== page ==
Kangtissushan, a mountain system in China, in the southern part of the Tibetan Plateau. The mountains run almost parallel to the Himalayas, from which they are separated by a longitudinal subsidence, which occupies an enormous tectonic depression. The length of the mountains is about 1,600 km, and the width of the central portion is up to 300 km. The predominant elevations of the main peaks are 5,000-5,500 m. The highest peak is Mount Aling Kangri, 7,315 m. The passes (including Ding-La, Kongbo Pa, and Goring) lie at an altitude of 5,000 m and higher. The mountains are composed predominantly of Mesozoic granites, quartzites, schists, and limestones. Thick layers of acid lavas alternate with red beds.
The system of the Trans-Himalayas consists of several ranges with a latitudinal strike. The most significant in terms of length and altitude are the Aling Kangri in the north and the Nyenchen Tanglha and Kailas in the south. Between them are the secondary ranges (such as the Lapchung and Kanchung Kangri). The interior regions of the Trans-Himalayas are an alternation of chaotically situated broken chains and intermontane subsurface drainage basins at an altitude of about 4,500 m. There are lakes (Nam Tso and others) in the basins. The northern chains show little ruggedness and are marked by flat or dome-shaped peaks, shallow intermontane valleys, and intensive development of physical weathering processes. The slopes and the feet of the mountains are covered by loose weathering products. The southern branches of the Trans-Himalayas form the divide between the Indian Ocean and the closed drainage area of Tibet. They are almost a continuous chain of snow-covered mountains with high peaks, with large glaciers descending to the south and to the north. The surface of the southern chains is very rugged with deep, steep-sided gorges in which flow short but abundant rivers of the Tsangpo (Brahmaputra) and Upper Indus basins.
The climate as a whole is severe and in the northern part differs little from the climate of the Tibetan Plateau. The southern ranges are in the sphere of influence of the Indian monsoon. On the northern ranges, there are alpine cobblepebble desert landscapes, in places with low-humus and sometimes solonchak desert soils of a coarse mechanical composition. The vegetation does not form a solid cover. In the central basins of the Trans-Himalayas the landscapes are alpine low-grass steppe, and on the windward slopes there are alpine meadows with meadow grass, sheep’s fescue, and cushion-like perennial plants. There are no forests; tree-like juniper is encountered only near the lakes. The soils of the alpine steppes are shallow and do not have an illuvial-calcareous horizon. The lands are used basically as natural pastures. Farmed areas are encountered only in some places. Among the animals in the area, the most characteristic ungulates are the yak, sheep, the chiru, and the bharal, and of the predators, wolves and the Tibetan fox. On the southern slopes of the Nyenchen Tanglha and Kailas, one can clearly trace the altitudinal zonality of the landscapes. In the upper areas of the slopes there is a predominance of glaciers, snowfields, barren rocks, and alpine deserts. Meadow-steppe vegetation grows in the middle portion of the slopes. The southernmost chains are covered predominantly by mountain meadows.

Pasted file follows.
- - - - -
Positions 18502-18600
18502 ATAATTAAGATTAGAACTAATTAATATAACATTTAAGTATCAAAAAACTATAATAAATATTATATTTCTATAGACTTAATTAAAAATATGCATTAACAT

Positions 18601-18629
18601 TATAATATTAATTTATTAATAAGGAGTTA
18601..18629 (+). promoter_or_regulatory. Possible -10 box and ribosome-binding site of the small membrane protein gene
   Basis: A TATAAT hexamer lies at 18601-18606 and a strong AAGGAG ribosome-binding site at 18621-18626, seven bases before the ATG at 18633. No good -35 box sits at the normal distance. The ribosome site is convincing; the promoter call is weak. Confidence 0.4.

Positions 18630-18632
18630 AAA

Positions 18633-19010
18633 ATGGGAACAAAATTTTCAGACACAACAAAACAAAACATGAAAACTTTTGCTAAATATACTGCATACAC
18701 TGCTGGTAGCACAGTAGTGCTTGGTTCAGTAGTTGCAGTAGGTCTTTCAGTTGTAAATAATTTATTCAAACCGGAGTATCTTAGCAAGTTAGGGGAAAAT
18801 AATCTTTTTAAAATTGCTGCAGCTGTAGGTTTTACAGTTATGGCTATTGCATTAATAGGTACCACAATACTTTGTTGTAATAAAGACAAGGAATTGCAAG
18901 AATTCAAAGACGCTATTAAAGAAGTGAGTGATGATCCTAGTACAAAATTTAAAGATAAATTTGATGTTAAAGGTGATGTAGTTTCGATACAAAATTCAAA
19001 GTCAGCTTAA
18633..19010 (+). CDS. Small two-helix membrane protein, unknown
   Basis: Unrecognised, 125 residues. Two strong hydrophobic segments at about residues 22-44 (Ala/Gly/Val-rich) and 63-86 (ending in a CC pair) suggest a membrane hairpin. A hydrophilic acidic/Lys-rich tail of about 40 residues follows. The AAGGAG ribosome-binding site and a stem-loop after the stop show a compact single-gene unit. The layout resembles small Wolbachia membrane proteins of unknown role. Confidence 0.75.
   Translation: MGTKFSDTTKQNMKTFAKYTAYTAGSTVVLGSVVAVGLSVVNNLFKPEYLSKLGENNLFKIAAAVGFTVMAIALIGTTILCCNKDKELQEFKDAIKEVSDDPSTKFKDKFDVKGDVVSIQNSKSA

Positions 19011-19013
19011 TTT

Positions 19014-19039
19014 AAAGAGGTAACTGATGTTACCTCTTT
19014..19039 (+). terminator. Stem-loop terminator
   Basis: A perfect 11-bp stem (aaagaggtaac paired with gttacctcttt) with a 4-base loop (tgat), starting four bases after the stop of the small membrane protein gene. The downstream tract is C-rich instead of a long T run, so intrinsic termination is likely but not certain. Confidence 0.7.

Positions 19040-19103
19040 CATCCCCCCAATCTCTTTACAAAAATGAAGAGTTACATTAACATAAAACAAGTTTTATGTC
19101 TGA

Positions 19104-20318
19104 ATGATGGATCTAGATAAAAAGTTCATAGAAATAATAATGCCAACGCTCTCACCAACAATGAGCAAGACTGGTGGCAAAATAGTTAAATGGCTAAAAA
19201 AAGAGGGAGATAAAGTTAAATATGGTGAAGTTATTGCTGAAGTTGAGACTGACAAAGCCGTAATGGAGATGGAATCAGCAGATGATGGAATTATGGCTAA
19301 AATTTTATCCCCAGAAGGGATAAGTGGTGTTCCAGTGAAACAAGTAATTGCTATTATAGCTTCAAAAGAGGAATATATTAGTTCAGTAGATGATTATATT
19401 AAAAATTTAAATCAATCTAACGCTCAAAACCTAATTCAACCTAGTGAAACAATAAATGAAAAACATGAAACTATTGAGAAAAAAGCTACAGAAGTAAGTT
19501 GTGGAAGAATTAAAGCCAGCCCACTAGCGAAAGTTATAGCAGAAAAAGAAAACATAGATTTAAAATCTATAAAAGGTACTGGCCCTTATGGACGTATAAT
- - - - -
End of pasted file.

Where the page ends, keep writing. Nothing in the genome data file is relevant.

G. D. BESSARABOV